In the business world, small companies need to face ruthless competition most of the time. Nonetheless, it is impossible to have a free market without ensuring fair play between the different businesses.

It is crucial to ensure that the commercial relationship between different companies can operate freely, without third-party meddling in their trading affairs.

In this article, you will discover how to react in case of a tortious interference business relationship. 

Tortious Interference – Understanding the Concept

The legal concept behind the term “tortious interference” refers to a type of common law tort in which a party can bring forth a claim for damages against another that has wrongfully interfered with a plaintiff’s business relationships. 

In this sense, a tortious interference claim is not considered a criminal act, so a party named in a suit will not face criminal penalties depending on the court decision. Instead, in case the court decides in favor of a plaintiff’s tortious interference suit, the defendant will have to pay damages. 

Typically, the responsible party in a tortious interference claim is a competitor of one of the parties involved in a contractual or business relationship. 

Tortious Interference – Explaining in Detail 

In layman’s terms, a tortious interference happens when someone actively works to undermine someone else’s efforts in a business relationship, even to the point of stealing opportunities and partnerships

For instance, let us say that a certain supplier (A) in Florida has agreed to sell 40,000 pen drives to a retailer specialized in electronic products. Thus, the negotiation was fixed at 70 cents per pen drive. 

Let us say a competitor of the electronic supplier (A) finds out about the deal and talks to representatives of the retailer, arguing that 70 cents is too high, and they have a brand-new deal offering 45 cents per pen drive. 

Then, the retailer reneges on the agreement as a result of the bad influence of competitor claims, which leads to a loss to the (A) supplier. The original supplier, as expected, has a written contract with the retailer and reacts by suiting the competitor for tortious interference. 

Another example of tortious interference is when a business or business owner starts to spread lies about a competitor to damage their business activities.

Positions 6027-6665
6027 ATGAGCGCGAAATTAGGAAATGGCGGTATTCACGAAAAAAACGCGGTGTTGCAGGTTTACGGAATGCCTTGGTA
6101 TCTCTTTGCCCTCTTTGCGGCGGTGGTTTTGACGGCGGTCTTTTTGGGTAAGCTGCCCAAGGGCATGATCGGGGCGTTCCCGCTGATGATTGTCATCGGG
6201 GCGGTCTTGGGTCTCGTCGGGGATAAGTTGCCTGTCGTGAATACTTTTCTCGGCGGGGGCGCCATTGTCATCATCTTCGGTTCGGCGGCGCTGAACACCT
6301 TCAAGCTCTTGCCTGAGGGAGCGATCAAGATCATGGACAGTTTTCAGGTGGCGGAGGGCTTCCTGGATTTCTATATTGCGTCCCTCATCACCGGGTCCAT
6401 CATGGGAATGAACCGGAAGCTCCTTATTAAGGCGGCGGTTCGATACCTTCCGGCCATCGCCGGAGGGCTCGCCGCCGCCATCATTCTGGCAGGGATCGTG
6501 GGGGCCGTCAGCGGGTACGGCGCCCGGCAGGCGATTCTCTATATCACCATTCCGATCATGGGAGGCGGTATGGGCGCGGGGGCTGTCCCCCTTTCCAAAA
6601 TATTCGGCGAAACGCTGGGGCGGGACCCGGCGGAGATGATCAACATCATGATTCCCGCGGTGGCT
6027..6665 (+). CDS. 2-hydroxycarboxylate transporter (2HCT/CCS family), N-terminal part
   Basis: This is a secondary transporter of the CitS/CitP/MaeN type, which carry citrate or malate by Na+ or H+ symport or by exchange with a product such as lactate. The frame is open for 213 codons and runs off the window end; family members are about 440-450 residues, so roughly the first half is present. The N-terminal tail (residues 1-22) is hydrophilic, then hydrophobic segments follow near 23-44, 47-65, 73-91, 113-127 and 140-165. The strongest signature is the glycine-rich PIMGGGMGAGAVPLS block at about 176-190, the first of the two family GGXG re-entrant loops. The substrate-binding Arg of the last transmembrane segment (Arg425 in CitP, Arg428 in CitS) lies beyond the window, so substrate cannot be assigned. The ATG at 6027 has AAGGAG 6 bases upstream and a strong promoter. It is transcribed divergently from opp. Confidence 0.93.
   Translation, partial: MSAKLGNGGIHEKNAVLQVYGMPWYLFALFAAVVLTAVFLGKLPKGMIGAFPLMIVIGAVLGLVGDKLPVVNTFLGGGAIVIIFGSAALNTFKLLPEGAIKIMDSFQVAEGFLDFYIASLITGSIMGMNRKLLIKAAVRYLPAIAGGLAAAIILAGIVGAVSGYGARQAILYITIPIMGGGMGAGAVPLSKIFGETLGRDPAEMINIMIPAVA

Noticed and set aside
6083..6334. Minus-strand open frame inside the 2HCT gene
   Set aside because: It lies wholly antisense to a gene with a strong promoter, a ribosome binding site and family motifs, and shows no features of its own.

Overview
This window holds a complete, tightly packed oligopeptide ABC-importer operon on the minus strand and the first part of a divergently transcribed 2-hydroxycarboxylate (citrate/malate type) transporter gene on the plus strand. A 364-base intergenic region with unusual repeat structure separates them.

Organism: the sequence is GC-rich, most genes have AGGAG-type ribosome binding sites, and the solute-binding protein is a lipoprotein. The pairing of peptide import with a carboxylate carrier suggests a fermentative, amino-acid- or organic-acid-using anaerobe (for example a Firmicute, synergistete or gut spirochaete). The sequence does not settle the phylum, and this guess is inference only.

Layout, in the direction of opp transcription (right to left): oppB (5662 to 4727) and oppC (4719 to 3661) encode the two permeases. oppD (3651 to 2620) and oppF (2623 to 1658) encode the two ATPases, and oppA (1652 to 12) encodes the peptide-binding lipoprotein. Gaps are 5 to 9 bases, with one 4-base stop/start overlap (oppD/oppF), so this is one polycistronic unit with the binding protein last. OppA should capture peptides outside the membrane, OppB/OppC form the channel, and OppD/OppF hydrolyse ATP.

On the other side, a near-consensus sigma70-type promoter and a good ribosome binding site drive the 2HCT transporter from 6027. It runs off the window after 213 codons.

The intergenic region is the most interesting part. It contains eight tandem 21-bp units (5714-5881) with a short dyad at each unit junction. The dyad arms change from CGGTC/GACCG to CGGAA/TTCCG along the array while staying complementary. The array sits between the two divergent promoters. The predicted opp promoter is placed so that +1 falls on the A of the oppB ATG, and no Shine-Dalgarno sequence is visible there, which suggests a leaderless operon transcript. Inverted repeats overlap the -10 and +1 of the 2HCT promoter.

For instance, let us say a restaurant owner starts spreading that a rival restaurant has low hygiene standards. If the claim is false, the restaurant owner is hurting the competitor’s reputation and can face a tortious interference claim.

Different Types of Tortious Interference 

There are two types of tortious interference claims in Florida: 

  • when advantageous business relationships are harmed by a third party’s actions, and 
  • when contractual relationships are breached. 

The existence of a written contract makes the latter easier to prove in court. Commonly, cases involving tortious interference of advantageous business relationships in Florida require proof of past negotiations or business dealings, including prior contracts. 

In such cases, the plaintiff must provide solid evidence demonstrating that the advantages expected from the business relationship were realistic. 

For instance, a plaintiff could demonstrate and prove the existence of regular business transactions with the third party in the past, which generated an expectation that the business relationship would continue similarly. 

What Are the Elements of Tortious Interference?

When it comes to providing proof to ensure the case will be successful in the court, both types of tortious interference claims have similar requirements that need to be met. 

It is crucial to determine the relationship between the plaintiff, the defendant, and the third party.

For example: 

  • The existence of a valid contract/business relationship between the plaintiff and the other party.
  • The alleged defendant was aware of the existence of a contract/business relationship. 
  • Even being aware of the contractual/business relationship between the two parties, the defendant deliberately induced one of the parties to end the relationship or did something that harmed the relationship or led to a breach of contract. 

Plus, when there is no legal justification for the defendant’s actions and the plaintiff suffered damages as a direct result of the misdeeds of the defendant, there may be a case for tortious interference. 

Also, both types of tortious interference require proof that the defendant’s actions were intentional. In this sense, the defendant will try to demonstrate that they were competing in the marketing. 

We Can Help You with Tortious Interference Claims in Florida 

If you think you have a potential case involving a tortious interference claim, you do not need to waste your time and money unnecessarily. At Jurado & Farshchian, P.L., we have a team of seasoned attorneys to guide you.

Waste no time – get in touch with Attorney Romy B. Jurado today by calling (305) 921-0440 or sending us an email to Romy@jflawfirm.com to schedule a consultation.

 

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